Pictorially speaking, this is like when the helicopter appears with a big roar, raises dust everywhere, then moves on and the dust settles again afterwards.
At such events, it seems to me that people are forgotten because of being caught up in all the planning. The power, the competencies, the knowledge, the creativity and the ideas of the own people are only used in a rudimentary way, it is not really exploited. Maybe it is too strong a word, but I think this is nonsense. There are better ways, and more and more companies have recognized this and have long since been treading new paths.
The power of a great kick-off
I will not go into the «technical implementation», i.e., the entire «plan-to-perform process» here. As I said, there are good instruments for this and, in my opinion, useful routines have been established in most companies, which are also well orchestrated by the CFO and the finance department. I will address the following three questions here:
- How does the company take middle management, team leaders and its many employees on board?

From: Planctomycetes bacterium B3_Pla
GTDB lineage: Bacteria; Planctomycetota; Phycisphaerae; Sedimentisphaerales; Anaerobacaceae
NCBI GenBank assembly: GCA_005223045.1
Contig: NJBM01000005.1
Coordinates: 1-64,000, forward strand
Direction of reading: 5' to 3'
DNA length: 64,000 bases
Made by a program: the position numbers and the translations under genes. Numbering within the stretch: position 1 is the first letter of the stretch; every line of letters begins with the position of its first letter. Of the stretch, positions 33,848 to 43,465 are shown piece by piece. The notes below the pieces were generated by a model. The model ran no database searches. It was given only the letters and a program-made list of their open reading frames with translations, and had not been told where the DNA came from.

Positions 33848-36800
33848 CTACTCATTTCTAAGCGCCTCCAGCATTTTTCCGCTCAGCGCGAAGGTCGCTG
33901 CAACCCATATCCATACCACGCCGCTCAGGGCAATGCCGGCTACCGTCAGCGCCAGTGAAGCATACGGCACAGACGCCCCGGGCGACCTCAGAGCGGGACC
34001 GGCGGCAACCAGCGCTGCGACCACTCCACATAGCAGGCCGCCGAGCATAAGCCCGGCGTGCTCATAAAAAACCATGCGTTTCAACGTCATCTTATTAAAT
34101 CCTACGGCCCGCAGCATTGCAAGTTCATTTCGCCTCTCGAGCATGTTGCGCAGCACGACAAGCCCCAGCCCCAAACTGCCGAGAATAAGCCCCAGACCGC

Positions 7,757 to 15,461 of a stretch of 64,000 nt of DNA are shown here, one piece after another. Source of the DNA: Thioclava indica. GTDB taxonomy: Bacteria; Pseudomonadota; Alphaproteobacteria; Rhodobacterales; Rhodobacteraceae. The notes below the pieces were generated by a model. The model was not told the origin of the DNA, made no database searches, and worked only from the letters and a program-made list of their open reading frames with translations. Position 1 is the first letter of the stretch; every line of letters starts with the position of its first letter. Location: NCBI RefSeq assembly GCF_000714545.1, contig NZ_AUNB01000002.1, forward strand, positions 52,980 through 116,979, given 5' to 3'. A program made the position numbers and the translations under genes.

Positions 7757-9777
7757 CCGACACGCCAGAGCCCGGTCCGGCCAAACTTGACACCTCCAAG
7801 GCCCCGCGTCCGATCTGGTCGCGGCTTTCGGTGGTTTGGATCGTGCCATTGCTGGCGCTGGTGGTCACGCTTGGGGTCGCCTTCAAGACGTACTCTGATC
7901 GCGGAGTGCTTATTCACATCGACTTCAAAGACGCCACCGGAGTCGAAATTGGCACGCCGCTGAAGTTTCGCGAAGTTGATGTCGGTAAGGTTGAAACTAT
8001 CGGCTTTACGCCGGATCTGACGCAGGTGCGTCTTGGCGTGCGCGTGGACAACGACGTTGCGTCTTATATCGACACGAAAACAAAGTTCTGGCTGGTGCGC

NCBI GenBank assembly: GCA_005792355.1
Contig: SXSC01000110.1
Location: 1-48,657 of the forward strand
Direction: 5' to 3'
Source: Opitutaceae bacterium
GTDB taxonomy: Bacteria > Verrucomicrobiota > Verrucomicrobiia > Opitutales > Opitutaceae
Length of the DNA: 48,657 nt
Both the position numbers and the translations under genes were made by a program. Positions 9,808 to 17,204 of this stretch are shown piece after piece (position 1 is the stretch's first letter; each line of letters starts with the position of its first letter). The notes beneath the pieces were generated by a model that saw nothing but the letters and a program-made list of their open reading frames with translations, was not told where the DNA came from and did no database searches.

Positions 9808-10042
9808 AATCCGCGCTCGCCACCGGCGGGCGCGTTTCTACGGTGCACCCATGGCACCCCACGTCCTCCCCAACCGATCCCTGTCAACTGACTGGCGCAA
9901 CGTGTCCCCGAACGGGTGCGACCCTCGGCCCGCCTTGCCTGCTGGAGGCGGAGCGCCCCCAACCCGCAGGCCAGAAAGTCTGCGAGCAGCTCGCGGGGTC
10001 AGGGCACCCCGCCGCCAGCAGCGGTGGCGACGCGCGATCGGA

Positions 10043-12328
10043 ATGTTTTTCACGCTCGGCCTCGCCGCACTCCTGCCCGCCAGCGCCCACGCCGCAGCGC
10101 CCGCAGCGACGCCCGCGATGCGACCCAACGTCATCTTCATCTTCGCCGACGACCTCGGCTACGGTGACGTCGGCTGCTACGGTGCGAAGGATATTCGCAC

- How does the leadership team activate the organization’s knowledge, skills, creativity and ideas?
- How does management ensure that as many activities as possible support the strategy?
At first glance, these are big questions. But I would like to claim here that there is a single, almost absurdly simple answer to them: With a great kick-off!
A properly staged and well-thought-out kick-off event has the power to elevate middle management to the position of strategy bearer - rather than receiver - and to set in motion many smaller and larger bottom-up processes in addition to the top-down, which meaningfully complement the corporate strategy that the C-level itself could never be able to take care of. In addition, it literally gives motivated employees at all levels of the company a stage to show themselves and to be able to present themselves in a positive light. Pure «empowerment»!